By now, it has become widely accepted that History (with a capital H) was deeply implicated in naturalizing the territorially delimited nation-state as one of the fundamental categories of historical analysis and narration. This recognition of the radical historicity of their own disciplinary knowledge is leading many historians to take the “transnational turn.” Despite the rapid spread of transnational studies, however, the theoretical thrust and the political valences of the concept still remain imprecise.
Furthermore, so many of the works which march under this banner do so with little or no critical analysis of race, gender, and sexuality. This seminar will explore how ideas on gender, race, and class helped structure global flows of peoples, ideas, and goods and legitimize the unequal power relations that they embodied. In this seminar, we will also discuss how the state serves as a “surface of articulation” between the global and the national. In the end, we will all learn that transnational perspective affects historical narratives and the making of alternative possibilities. The ultimate goal of this seminar is to reflect on strengths, the weaknesses, and future directions of the current transnational turn.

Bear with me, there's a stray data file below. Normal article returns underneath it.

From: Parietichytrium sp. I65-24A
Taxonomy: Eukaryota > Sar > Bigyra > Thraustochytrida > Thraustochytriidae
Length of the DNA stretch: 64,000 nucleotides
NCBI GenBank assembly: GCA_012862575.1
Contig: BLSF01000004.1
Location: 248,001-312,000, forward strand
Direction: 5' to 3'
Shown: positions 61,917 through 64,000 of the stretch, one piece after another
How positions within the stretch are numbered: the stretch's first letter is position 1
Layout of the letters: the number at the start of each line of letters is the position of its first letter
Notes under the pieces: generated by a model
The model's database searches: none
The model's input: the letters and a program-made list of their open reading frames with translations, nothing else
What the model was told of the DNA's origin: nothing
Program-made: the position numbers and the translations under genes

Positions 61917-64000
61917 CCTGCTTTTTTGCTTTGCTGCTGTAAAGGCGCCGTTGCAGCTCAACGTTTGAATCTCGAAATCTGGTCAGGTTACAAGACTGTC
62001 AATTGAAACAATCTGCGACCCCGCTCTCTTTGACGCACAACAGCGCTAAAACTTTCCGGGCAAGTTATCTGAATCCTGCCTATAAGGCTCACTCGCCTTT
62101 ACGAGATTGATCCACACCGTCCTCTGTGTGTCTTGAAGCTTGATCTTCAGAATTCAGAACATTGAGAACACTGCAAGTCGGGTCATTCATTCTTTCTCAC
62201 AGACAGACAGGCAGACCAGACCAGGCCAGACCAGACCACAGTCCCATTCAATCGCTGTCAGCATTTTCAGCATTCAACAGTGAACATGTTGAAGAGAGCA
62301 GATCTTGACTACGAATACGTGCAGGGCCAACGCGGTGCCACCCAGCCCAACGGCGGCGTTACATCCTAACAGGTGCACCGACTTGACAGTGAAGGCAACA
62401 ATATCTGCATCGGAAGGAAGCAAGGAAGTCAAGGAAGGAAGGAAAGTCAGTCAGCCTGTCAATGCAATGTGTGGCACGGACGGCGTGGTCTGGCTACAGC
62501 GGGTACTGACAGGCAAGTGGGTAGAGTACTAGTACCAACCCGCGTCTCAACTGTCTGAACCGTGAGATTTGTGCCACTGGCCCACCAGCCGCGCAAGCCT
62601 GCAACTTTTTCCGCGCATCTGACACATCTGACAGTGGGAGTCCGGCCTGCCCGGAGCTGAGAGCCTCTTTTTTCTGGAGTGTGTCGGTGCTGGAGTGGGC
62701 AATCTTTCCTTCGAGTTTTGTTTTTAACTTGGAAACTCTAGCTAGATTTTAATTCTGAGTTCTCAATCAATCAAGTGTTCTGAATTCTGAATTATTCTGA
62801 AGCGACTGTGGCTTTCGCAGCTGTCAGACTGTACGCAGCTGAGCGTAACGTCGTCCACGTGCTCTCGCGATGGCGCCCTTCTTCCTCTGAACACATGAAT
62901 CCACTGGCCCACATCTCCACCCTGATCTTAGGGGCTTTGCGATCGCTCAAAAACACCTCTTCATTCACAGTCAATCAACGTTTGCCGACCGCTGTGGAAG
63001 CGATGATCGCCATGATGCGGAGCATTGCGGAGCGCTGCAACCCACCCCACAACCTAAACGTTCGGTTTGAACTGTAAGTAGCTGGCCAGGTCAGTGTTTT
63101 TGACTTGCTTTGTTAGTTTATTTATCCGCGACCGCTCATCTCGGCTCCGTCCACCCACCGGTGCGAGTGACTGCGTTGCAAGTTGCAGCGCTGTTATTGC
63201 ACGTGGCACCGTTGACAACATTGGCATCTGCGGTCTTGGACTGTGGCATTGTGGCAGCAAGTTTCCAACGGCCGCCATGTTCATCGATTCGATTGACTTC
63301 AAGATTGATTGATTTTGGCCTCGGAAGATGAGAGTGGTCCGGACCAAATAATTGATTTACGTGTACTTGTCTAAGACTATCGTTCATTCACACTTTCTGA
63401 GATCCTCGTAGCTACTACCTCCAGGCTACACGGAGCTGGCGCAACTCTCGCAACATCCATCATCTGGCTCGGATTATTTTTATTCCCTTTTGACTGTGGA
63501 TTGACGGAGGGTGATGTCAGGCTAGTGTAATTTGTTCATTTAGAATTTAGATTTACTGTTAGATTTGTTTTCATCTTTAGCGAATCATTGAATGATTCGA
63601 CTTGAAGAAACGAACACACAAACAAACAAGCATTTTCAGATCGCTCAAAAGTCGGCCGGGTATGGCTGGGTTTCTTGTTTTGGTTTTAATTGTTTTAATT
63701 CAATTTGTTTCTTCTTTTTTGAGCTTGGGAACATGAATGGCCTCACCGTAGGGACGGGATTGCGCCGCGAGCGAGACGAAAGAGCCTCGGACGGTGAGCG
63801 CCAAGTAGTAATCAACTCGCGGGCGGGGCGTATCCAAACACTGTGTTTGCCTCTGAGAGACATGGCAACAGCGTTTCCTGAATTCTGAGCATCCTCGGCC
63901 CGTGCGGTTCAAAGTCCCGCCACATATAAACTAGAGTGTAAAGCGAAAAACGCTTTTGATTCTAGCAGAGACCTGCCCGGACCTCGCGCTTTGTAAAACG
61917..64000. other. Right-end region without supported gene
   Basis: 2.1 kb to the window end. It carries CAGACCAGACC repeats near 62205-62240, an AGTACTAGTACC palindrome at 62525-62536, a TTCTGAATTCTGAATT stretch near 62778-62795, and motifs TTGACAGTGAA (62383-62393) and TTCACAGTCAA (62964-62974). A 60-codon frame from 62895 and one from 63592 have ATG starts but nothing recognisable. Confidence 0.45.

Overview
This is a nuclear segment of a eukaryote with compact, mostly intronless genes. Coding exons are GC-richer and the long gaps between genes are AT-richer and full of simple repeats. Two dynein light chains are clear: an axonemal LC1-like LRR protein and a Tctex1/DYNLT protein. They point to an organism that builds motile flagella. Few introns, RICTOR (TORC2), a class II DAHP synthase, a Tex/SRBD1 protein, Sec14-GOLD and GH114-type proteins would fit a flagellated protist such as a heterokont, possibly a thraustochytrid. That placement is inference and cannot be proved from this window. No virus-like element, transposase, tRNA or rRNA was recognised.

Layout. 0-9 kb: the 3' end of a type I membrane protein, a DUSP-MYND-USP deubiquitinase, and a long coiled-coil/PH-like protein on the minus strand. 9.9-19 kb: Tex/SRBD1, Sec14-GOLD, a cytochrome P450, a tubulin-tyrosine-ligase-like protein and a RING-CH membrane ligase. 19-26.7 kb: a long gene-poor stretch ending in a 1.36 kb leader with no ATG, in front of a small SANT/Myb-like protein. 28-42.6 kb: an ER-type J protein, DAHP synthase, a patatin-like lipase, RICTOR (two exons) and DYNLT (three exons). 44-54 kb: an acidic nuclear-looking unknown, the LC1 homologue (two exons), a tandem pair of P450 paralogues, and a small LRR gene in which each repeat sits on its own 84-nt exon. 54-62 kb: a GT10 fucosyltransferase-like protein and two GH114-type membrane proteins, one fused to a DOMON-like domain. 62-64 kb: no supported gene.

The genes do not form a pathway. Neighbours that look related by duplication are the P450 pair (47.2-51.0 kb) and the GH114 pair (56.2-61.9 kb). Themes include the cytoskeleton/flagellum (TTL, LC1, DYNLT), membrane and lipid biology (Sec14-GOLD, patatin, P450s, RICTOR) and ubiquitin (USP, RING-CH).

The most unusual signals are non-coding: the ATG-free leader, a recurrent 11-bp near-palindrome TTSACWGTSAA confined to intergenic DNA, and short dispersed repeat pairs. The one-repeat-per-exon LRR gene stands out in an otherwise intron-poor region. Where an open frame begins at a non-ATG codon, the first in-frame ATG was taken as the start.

The first half of the seminar will be devoted to reading and discussing recent scholarly literature in the field in order to help students define the parameters and guiding questions for their own research (Readings include selections from: Postcolonial Disorders; Christopher A. Bayly, The Birth of the Modern World; Matthew P. Guterl, American Mediterranean; T. Ballantyne/A. Burton (eds.), Bodies in Contact; Étienne Balibar on transnational citizenship; Geoff Eley, “Historicizing the Global”; S. Conrad/D. Sachsenmai (eds.), Competing Visions of World Oder: Global Moments and Movements). Students are expected to submit a research paper (20-25 pages).